With the ruble continuing its slide against the dollar, as companies hoard hard currency to pay down foreign debt, analysts are waiting for the next bad thing to happen: individuals making a rush to buy dollars.
According to business daily Vedomosti, the next step in the ongoing ruble meltdown may be starting, with eight out of 30 Moscow currency exchange booths visited lacking any more dollars to sell after demand leapt since the start of the week.
"Demand for dollars has leapt by 10-15% over the last week and a half,” Anton Ivanov, head of SB Bank's department of retail currency sales told Vedomosti. "We could probably sell more but don’t want to have such large stocks of cash stored on the premises," he added. An employee at Lanta Bank told Vedomosti that demand for dollars was at two to three times over the average on September 9.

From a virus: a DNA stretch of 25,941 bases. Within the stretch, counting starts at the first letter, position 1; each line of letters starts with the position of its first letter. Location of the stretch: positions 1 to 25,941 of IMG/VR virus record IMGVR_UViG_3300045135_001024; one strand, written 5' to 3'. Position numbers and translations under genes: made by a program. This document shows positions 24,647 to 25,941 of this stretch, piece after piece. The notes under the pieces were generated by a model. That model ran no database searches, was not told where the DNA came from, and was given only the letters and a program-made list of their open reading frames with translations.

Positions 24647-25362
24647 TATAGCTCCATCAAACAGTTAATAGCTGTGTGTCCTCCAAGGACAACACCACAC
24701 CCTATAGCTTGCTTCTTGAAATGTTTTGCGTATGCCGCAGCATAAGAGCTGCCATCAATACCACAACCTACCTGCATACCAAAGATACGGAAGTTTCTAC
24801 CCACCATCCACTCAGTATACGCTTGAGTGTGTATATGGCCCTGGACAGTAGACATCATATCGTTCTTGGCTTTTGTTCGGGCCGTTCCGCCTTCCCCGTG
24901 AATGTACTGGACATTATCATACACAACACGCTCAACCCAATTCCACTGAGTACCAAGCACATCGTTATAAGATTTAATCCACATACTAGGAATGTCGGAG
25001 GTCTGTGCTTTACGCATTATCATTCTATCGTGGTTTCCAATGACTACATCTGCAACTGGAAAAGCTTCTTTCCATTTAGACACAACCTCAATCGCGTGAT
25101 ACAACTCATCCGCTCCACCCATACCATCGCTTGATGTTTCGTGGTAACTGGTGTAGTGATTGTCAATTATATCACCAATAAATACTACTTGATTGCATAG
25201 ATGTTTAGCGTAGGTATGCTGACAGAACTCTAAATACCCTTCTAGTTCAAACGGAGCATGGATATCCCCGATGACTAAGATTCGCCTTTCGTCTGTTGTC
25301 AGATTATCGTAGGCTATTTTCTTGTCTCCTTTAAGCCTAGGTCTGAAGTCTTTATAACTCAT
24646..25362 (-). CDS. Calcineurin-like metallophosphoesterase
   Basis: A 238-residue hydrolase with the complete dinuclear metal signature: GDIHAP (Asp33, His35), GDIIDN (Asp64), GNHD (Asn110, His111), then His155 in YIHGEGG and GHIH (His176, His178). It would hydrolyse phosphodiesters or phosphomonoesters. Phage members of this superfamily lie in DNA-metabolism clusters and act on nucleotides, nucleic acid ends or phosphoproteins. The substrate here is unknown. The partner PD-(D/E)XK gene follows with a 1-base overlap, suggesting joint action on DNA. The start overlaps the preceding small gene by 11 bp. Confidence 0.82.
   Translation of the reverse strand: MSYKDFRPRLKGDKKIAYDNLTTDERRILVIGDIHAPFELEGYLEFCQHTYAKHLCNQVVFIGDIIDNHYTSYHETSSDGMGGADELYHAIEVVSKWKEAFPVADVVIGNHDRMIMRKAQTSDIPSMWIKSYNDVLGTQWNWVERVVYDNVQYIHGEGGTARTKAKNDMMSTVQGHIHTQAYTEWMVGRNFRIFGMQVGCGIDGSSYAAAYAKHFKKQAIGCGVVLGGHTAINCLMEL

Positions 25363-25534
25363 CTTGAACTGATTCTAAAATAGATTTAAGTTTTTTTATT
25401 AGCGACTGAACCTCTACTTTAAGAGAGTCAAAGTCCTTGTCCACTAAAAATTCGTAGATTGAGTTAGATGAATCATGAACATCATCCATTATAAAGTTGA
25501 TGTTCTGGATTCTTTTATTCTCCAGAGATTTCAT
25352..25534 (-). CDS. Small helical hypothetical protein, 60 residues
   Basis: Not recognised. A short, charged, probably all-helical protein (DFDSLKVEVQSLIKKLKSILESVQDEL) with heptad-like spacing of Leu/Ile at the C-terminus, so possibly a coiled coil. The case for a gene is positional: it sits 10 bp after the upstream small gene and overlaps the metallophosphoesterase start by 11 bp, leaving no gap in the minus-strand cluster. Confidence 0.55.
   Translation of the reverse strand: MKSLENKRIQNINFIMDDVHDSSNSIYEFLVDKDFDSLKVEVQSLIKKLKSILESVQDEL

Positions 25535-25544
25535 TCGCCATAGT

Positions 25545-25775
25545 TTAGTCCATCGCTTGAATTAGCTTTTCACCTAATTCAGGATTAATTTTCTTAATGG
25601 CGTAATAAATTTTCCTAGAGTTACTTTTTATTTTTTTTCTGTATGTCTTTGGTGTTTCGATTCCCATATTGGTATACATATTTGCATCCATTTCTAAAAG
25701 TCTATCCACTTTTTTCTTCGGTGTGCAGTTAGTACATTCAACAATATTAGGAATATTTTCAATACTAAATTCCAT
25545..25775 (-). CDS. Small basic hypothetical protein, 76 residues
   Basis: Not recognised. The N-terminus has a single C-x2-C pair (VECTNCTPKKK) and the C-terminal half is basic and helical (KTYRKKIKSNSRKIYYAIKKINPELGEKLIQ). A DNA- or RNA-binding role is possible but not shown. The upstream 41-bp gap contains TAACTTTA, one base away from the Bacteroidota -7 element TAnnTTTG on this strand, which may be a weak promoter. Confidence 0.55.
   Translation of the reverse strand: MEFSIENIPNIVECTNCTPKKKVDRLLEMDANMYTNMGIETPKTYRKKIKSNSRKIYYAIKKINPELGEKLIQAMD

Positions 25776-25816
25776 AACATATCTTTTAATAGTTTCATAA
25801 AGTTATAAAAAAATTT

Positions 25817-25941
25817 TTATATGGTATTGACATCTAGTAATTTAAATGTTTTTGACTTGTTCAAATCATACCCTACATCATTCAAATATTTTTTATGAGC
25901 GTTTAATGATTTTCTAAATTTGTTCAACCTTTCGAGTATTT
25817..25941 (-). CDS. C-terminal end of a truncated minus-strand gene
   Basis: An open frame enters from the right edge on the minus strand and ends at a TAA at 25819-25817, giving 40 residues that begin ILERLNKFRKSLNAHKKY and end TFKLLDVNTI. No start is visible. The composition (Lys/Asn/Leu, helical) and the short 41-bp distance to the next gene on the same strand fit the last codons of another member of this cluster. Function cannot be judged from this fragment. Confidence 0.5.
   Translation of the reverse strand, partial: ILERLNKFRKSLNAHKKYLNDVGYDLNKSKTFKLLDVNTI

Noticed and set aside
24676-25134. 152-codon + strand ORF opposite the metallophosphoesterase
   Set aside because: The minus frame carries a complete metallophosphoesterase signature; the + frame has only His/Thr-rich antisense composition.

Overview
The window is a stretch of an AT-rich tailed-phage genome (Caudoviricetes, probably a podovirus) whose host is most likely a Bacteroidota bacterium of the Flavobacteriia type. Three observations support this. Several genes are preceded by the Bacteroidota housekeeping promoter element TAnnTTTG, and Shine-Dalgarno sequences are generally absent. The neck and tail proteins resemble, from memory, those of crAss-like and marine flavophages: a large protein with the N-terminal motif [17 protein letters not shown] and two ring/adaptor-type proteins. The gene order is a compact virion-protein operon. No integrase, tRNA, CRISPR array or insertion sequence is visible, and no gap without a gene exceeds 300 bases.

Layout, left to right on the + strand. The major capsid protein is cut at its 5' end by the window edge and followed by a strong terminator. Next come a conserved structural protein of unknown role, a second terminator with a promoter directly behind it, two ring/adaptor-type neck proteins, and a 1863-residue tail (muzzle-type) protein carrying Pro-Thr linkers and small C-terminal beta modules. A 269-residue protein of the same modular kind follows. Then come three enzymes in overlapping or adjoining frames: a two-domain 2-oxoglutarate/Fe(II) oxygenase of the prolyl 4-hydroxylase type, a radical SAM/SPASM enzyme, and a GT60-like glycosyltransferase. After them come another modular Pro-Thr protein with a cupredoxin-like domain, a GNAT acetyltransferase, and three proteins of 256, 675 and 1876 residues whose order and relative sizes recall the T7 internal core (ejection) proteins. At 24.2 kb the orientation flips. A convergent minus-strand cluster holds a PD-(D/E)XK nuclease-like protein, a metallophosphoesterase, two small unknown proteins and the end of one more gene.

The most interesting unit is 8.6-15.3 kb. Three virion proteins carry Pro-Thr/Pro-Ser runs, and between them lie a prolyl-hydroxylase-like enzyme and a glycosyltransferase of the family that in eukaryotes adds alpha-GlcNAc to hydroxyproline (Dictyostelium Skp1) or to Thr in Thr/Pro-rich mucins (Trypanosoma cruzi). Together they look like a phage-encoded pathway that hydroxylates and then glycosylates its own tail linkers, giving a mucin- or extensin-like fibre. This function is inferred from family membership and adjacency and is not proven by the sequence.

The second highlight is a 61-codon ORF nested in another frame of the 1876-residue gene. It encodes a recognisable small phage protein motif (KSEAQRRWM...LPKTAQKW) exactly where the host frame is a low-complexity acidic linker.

Such a spike in dollar demand mostly affects small banks, with Sberbank saying that demand for dollars has been stable over the year, with the exception of days in March when Russia launched its annexation of Ukraine's Crimea, according to Vedomosti. Small banks specialising in operations such as changing money offer better exchange rates than the larger banks and thus are more sensitive towards shifts in demand, say analysts.
Macro analysts forsee demand for dollar cash on the part of the population in fact dropping in September, from a $10.3bn net demand spike in the first quarter, sparked by the Ukrainian Crimean crisis, to only $1.5bn net dollar cash purchase in in the second quarter, according to VTB Capital analysts. "By the end of September people were not in the mood to buy dollars in a rush," said VTB Capital.
But the rush may have now begun. "Feverish demand from the average Russian for foreign currency is the biggest challenge ahead for the ruble, and we believe that it would be a red button for the CBR to draw a hard line for the Russian currency, should this risk start to materialise," VTB Capital analysts warned.
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